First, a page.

I would cite albums such as Man Who Sold The World, Ziggy, Station to Station, Low, Scary Monsters and the criminally underrated Earthling as being not only enjoyable works in themselves but also amongst the best and most important examples of their particular musical genres. I'm afraid to blame him for the shit produced in those styles has all the merit of blaming Puccinni for the crap Andrew Lloyd Webber spews before the public...

I was very into music especialy around the time that Scary Monsters came out. Obviously Ziggy had been overplayed to death already by that time. As much as I like "Wierd" Bowie takes Wierd (and I'm sorry but GAY) too far for me. Maybe it comes down to not liking his voice or much of anything "New Wave".
People will, no doubt continue to rave about his genious long after I'm gone. My Brand of Wierd tends More towards Mr Gabriel or Mr Morrison.
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Re: David Bowie.

Postby Chris2210 » Thu Nov 20, 2008 5:30 pm

yesman90125 wrote:I was very into music especialy around the time that Scary Monsters came out. Obviously Ziggy had been overplayed to death already by that time. As much as I like "Wierd" Bowie takes Wierd (and I'm sorry but GAY) too far for me. Maybe it comes down to not liking his voice or much of anything "New Wave".
People will, no doubt continue to rave about his genious long after I'm gone. My Brand of Wierd tends More towards Mr Gabriel or Mr Morrison.


I think maybe there's a slightly different perception of Bowie either side of the pond. I went to an all boys [state, and none-boarding] school in the 70s which was very machismo and anti-gay and even when Bowie was in his most androgynous glam phase and professedly bisexual, somehow it wasn't strongly stigmatised. But then I was shocked by the furore Queen's video for 'I Want to Break Free' was reported to have caused in the US.

Maybe the UK with its Pantomime and other cultural cross-dressing traditions is just more accepting [I wouldn't use the term 'tolerant' I think it's a slightly different attitude]. Personally I thought the whole 'gender bending' thing was a fascinating extension of that holistic artistic approach that Bowie takes.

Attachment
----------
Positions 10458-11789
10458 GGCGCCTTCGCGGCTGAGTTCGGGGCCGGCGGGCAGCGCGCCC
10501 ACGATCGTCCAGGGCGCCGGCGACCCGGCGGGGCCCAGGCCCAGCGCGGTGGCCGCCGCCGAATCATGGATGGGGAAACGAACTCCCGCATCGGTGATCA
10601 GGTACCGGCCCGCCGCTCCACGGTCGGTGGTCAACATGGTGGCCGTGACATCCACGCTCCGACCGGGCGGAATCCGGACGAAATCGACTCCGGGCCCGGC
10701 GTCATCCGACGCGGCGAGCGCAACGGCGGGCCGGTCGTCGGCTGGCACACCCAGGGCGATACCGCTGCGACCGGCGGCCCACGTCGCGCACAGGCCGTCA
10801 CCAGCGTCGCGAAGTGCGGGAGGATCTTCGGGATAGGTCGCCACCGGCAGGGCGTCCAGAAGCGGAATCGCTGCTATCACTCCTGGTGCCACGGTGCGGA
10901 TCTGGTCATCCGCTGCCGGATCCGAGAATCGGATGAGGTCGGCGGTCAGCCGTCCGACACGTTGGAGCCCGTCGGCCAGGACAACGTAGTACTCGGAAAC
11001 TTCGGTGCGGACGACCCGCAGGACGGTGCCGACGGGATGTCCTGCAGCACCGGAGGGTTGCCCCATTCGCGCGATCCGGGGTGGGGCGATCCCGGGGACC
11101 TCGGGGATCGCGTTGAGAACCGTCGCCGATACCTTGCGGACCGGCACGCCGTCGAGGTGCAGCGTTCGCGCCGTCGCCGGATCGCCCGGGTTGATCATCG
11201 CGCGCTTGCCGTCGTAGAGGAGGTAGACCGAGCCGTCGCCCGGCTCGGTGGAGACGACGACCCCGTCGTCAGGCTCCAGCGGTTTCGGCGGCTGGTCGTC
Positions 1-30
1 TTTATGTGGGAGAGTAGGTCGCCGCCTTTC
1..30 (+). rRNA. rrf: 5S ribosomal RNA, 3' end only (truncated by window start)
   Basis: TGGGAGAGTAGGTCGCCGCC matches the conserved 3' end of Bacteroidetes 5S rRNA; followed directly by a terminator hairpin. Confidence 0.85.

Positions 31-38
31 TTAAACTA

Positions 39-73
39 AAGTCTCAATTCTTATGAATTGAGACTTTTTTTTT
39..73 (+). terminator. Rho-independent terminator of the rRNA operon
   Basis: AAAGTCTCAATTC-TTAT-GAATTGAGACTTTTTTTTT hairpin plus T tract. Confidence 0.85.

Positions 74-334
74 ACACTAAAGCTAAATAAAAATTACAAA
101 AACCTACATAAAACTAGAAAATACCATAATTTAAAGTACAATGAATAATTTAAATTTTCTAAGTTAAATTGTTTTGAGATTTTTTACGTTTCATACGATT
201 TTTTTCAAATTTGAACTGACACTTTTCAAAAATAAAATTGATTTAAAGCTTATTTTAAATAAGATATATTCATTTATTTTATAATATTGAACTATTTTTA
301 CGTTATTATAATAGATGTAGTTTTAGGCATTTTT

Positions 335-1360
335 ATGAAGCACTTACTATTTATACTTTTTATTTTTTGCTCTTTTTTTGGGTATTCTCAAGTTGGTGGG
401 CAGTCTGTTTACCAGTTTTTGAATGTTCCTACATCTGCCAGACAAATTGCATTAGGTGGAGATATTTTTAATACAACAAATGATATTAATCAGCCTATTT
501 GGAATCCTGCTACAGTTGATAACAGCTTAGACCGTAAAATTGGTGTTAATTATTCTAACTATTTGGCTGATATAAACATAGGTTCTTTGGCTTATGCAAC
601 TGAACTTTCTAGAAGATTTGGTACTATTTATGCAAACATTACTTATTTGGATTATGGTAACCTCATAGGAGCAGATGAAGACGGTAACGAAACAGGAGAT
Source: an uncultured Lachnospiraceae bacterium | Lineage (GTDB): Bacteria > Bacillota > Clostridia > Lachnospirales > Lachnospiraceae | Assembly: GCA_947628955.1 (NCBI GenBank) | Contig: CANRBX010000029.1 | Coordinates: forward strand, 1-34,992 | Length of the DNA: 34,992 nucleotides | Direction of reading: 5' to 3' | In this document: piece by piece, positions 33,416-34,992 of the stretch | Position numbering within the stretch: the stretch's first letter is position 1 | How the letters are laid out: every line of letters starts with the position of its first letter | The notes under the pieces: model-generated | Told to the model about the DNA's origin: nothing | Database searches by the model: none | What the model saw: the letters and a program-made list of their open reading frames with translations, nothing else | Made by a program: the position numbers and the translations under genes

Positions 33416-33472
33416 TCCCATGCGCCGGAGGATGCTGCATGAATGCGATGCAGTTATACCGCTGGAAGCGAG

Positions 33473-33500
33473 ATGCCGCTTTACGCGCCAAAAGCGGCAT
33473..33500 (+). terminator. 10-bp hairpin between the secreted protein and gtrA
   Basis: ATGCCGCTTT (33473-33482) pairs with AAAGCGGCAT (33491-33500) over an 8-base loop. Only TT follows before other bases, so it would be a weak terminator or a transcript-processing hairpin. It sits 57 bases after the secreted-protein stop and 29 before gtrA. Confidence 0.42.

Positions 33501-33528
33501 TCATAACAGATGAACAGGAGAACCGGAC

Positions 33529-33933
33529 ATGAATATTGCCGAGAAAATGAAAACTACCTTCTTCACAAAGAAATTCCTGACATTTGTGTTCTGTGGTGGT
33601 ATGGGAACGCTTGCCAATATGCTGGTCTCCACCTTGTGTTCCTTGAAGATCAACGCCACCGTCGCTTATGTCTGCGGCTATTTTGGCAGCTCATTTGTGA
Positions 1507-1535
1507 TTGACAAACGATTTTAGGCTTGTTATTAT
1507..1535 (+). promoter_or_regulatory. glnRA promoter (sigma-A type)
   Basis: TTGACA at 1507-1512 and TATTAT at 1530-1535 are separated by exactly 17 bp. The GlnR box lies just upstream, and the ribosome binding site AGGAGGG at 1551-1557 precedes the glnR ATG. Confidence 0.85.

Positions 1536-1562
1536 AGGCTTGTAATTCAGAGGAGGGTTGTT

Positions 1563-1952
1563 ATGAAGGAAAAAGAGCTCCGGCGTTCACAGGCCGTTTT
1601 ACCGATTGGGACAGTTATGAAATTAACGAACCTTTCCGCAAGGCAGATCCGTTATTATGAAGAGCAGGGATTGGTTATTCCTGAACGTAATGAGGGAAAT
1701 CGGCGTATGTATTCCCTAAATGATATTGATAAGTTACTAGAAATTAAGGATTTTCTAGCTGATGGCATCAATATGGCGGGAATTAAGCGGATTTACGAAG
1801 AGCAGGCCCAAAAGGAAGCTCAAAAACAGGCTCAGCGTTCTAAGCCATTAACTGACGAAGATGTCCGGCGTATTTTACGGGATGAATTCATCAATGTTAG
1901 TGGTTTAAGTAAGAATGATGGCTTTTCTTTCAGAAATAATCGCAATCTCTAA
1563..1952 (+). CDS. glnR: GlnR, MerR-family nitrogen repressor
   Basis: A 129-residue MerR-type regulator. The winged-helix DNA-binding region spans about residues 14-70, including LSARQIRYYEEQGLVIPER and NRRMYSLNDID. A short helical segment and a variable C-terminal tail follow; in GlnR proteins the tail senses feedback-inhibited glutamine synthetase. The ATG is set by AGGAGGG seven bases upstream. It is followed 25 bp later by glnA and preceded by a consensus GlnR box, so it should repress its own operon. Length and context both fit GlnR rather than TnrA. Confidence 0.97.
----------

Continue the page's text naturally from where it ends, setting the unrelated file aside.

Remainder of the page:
In any case gender and sexuality are purely social constructs which are essentially exaggerated norms extrapolated from the polar extremes of a very fluid spectrum. Anything that challenges that sort of limiting and damaging cultural rigidity can only be a good thing in my book.

In fact I'd go so far as to say I do find it rather disappointing that Bowie now distances himself somewhat from that stance being something of a born again heterosexual now that he's settled down to a fairly 'usual' domestic situation. Begs the question of whether the whole thing was initially just a manipulative PR stunt, or that he now feels the need to adopt an 'appeasement strategy' for his Muslim in-laws.

I suppose it is rather hard on the guy to deny him the comfort of an unambiguous family life - we should perhaps all be willing to compromise for those we care about.
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Re: David Bowie.

Postby yesman90125 » Thu Nov 20, 2008 7:43 pm

Chris2210 wrote:I think maybe there's a slightly different perception of Bowie either side of the pond. I went to an all boys [state, and none-boarding] school in the 70s which was very machismo and anti-gay and even when Bowie was in his most androgynous glam phase and professedly bisexual, somehow it wasn't strongly stigmatised. But then I was shocked by the furore Queen's video for 'I Want to Break Free' was reported to have caused in the US.

Maybe the UK with its Pantomime and other cultural cross-dressing traditions is just more accepting [I wouldn't use the term 'tolerant' I think it's a slightly different attitude]. Personally I thought the whole 'gender bending' thing was a fascinating extension of that holistic artistic approach that Bowie takes.

In any case gender and sexuality are purely social constructs which are essentially exaggerated norms extrapolated from the polar extremes of a very fluid spectrum. Anything that challenges that sort of limiting and damaging cultural rigidity can only be a good thing in my book.

In fact I'd go so far as to say I do find it rather disappointing that Bowie now distances himself somewhat from that stance being something of a born again heterosexual now that he's settled down to a fairly 'usual' domestic situation. Begs the question of whether the whole thing was initially just a manipulative PR stunt, or that he now feels the need to adopt an 'appeasement strategy' for his Muslim in-laws.

I suppose it is rather hard on the guy to deny him the comfort of an unambiguous family life - we should perhaps all be willing to compromise for those we care about.

I wasn't meaning to make an anti-gay statement, effeminant men-gay or not just turn me off, I'm not against them-just not interested.
I have gay friends but not ones in dresses with makeup-or if they are they are doing it somewhere else.
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Re: David Bowie.

Postby Chris2210 » Fri Nov 21, 2008 1:42 am

Chris, I didn't think for a heartbeat you were being anti-gay. Mind you it is a mistake to imagine that men who wear dresses and/or makeup are statistically any more likely to be gay than those that don't. It's a usual conflation of ideas to confuse the concepts of gender variance and homosexuality. There's little or no direct correlation.